under what conditions can a person on a see-saw not jump up?
When two men with the same weight stand on either end of a see-saw, the see-saw is evenly balanced. If either man jumps up, he will, through the force of his leap, propel his side of the see-saw downward. Hence the man who jumps does not gain height, but rather propels his partner upward. The weight of the partner assures that the end of the see-saw remains under the feet of the man who jumps.
- why does something move?
- how can flowing water consume its momentum when it encounters an obstruction?
- why are the waves of descending rivers slower than the water flow of the river itself?
- why does a body move when something strikes it?
- why does waves look like crescents when viewed from the side?
- what happens to the waves when water crashed into an obstacle?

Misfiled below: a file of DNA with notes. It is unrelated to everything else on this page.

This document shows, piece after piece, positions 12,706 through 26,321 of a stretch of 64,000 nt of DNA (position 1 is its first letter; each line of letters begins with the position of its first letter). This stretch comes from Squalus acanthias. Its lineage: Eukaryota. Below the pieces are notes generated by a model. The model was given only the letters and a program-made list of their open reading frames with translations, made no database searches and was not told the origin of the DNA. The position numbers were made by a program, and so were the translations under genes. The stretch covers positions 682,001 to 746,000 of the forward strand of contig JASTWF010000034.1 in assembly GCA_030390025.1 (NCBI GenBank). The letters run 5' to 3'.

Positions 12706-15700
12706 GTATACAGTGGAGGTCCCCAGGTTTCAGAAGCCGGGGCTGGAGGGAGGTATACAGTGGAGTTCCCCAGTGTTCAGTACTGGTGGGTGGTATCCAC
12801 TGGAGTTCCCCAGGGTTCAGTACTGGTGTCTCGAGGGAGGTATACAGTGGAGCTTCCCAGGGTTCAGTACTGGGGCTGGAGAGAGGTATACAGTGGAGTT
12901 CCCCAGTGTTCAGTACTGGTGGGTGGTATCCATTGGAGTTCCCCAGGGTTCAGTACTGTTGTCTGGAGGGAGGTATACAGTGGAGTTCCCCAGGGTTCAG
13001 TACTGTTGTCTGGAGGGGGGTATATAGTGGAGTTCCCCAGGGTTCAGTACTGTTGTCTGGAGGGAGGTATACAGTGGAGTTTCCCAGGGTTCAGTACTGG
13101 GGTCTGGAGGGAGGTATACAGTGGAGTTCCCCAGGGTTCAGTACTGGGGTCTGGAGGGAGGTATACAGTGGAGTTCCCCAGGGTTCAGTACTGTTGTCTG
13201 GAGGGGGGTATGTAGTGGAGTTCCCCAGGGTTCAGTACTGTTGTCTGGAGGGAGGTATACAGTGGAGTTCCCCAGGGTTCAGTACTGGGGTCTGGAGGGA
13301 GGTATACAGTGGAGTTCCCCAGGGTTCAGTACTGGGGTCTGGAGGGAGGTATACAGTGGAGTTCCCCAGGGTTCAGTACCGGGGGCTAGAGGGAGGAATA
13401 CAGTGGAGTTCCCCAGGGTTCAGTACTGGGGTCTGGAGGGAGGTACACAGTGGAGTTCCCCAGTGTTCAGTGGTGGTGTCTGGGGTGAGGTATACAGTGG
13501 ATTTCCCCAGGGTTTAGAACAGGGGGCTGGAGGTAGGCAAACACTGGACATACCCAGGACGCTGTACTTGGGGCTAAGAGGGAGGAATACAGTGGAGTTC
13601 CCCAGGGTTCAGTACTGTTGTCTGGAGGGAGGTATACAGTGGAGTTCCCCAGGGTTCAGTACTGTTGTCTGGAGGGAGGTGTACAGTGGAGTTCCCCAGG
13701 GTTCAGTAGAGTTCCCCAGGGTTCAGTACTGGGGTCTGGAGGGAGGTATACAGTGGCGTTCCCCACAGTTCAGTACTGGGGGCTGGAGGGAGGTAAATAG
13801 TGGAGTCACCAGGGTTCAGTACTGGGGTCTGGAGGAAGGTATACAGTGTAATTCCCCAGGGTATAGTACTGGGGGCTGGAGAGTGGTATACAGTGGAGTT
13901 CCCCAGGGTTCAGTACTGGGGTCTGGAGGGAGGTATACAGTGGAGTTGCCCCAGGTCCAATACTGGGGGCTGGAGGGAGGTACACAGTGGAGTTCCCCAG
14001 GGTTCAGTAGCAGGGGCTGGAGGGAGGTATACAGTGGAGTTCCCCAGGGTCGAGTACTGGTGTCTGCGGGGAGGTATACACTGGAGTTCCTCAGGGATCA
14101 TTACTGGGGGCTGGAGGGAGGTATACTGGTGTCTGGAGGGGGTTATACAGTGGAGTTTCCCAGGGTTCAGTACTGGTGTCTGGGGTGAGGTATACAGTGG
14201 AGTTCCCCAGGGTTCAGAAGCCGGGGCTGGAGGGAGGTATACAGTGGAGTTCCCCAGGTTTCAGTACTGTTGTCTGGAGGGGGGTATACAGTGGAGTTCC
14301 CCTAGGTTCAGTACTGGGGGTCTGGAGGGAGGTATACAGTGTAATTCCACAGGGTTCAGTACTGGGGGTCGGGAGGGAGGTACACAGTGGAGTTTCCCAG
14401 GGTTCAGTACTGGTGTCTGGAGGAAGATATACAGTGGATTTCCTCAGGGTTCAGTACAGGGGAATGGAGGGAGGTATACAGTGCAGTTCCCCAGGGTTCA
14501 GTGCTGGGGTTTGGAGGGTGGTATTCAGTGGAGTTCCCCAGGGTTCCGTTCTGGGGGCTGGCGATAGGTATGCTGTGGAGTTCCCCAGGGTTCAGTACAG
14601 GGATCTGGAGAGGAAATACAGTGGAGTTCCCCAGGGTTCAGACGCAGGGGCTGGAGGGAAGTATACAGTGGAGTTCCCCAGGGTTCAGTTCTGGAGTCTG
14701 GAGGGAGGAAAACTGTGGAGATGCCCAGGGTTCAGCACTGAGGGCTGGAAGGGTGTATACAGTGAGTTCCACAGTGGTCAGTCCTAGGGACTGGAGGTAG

- what effects do the slope of the obstruction and the angle of impact have?
- why doesn't viscous water flow continually throungh a bent pipe?
- does the weight of water vary according to how one changes the slope of a pipe filled with water?
- how can one see that movement separates from its cause?
- where does the wave break?
- what causes cyclones?
- can a special dam influence the impact of the water?
- what must an especially strong dam look like?
- how can one simulate the collapse of a wave?
- how does air, once it is immersed, escape the water?
- what machine can be used to ram piles into the ground?